Written by Vrishin Subramaniam

For many young immigrant professionals in the United States, the H-1B visa system presents a myriad of challenges and uncertainties. As a financial planner specializing in this group, I frequently witness their anxieties and frustrations stemming from the unpredictability of their immigration and employment status. If they want to change jobs or lose their jobs unexpectedly, they have to find another employer who can sponsor them and file a new H-1B petition, which can be costly and time-consuming. Sometimes, they may have to stay in low-paying or abusive workplaces just to keep their visa status. They also have to deal with the lottery system, the cap on visas, the frequent policy changes, and the potential fraud and abuse by some employers and intermediaries. Moreover, they may not be able to bring their family members who are not eligible for an H-4 visa, such as adult children and elderly parents, which can result in family separation and emotional distress.

For the average H-1B holder, one petition filing can secure green cards for the investor, their spouse, and any children born outside the U.S. Preparation for filing includes securing $800,000 for the investment, an additional $50,000-$80,000 in administrative and professional service costs, and ensuring all funds are well-documented by official sources. An EB-5 project typically doesn’t repay investors until after six to seven years and that too is an “at risk” investment. For this reason, I always recommend that immigrant investors maintain a financial safety net before making this investment.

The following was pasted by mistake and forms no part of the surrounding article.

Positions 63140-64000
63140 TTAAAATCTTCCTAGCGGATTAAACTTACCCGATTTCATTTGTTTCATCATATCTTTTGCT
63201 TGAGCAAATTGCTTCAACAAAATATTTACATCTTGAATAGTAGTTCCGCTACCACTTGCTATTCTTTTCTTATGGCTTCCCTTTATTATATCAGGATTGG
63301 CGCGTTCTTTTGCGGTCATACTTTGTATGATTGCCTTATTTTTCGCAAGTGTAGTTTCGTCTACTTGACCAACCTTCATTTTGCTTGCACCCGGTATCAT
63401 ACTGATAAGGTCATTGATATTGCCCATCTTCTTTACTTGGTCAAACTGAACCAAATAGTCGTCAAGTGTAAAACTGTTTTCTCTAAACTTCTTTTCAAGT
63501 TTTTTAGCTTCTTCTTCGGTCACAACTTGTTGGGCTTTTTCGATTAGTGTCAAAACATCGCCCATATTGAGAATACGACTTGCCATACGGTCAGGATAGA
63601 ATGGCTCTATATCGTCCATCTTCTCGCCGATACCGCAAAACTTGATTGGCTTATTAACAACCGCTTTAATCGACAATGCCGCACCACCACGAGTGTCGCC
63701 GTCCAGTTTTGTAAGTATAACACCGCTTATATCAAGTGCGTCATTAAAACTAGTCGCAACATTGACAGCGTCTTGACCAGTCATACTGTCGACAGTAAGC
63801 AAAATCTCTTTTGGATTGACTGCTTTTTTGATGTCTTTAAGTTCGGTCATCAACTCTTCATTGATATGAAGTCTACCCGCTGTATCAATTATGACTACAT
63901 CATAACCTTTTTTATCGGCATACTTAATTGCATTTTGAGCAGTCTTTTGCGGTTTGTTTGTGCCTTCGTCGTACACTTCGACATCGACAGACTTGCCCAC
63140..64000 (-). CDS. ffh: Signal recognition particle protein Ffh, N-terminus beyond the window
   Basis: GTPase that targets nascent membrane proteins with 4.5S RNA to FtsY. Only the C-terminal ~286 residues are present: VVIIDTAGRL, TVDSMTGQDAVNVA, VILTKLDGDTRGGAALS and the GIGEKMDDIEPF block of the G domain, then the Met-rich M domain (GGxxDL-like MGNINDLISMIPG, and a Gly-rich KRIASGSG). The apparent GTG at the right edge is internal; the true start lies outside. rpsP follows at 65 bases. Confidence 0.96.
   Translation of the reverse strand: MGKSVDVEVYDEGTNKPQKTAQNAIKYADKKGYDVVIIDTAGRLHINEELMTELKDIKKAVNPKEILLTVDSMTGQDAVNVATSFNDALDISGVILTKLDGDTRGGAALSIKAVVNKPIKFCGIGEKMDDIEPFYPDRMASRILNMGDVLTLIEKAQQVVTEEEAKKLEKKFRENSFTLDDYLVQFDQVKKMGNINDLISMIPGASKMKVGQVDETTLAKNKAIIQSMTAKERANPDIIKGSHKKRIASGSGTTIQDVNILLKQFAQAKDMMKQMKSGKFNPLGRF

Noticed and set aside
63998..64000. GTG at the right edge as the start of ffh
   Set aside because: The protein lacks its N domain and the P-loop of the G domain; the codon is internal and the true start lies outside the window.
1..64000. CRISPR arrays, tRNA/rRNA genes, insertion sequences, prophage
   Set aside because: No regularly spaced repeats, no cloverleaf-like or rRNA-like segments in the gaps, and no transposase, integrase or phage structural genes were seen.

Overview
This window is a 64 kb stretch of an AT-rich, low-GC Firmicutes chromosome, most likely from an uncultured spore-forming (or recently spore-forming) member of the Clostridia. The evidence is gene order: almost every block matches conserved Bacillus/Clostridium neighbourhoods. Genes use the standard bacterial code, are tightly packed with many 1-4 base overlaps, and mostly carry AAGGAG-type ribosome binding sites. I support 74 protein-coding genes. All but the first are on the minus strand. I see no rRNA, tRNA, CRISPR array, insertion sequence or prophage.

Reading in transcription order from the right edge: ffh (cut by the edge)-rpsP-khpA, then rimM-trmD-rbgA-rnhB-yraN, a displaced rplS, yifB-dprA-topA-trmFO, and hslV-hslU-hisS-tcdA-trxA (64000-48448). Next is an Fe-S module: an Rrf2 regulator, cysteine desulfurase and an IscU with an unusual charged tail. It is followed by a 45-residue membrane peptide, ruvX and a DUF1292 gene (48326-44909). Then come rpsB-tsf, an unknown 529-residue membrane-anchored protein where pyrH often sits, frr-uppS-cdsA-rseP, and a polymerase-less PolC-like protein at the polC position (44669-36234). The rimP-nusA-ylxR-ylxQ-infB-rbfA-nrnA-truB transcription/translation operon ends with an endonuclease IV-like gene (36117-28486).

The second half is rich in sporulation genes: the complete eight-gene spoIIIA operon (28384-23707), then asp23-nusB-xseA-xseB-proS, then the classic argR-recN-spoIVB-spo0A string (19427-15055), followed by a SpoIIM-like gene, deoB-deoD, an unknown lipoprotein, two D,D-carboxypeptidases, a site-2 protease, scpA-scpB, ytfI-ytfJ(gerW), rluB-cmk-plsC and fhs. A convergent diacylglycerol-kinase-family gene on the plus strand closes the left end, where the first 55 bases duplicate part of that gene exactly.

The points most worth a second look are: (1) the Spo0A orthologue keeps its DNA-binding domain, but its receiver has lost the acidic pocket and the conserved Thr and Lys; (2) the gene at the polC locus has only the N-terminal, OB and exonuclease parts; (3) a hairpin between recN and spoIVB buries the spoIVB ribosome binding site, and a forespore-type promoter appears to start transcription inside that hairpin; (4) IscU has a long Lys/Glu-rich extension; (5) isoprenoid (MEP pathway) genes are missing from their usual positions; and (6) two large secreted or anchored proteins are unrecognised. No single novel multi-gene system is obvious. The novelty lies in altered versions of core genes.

For H-1B holders seeking permanent residence in the U.S, the EB-5 visa places no conditions on applying, making it ideal for those who wish to avoid backlogs in the EB-1 and EB-2 categories. Petitioners need not know English, hold any type of special honors, degrees, work sponsorships, or have any outstanding abilities to apply. The only conditions required are a whole, sustained investment in a commercial enterprise, ten jobs which are generated through your investment, and a legal source of funds for the investor and their family.

In this blog below I detail some of the common methods my clients and other H1B holders typically finance their investments and what you can do now to start preparing for this investment.

To navigate these financial demands, H-1B holders typically utilize the following options to fund their EB-5 Investment

  1. Savings: High-earning professionals living in low-cost areas can accumulate substantial savings through diligent budgeting and disciplined spending habits.
  2. Retirement Accounts: Individuals with sizable 401(k) balances may be able to borrow against these funds through a 401(k) loan, avoiding early withdrawal penalties and preserving retirement savings.
  3. Home Equity: Homeowners with significant equity can potentially secure a home equity line of credit (HELOC) to finance their EB-5 investment.
  4. Taxable Brokerage Accounts: Investors with substantial holdings in stocks or bonds can consider a securities-backed line of credit (SB-LOC) to leverage their assets.
  5. Funds from Home Country: Sale of property or other assets in the investor’s home country can provide the necessary capital as long as there is formal source documentation available.
  6. Gifts from Family and Friends: Documented gifts from family or friends can contribute to the investment funds.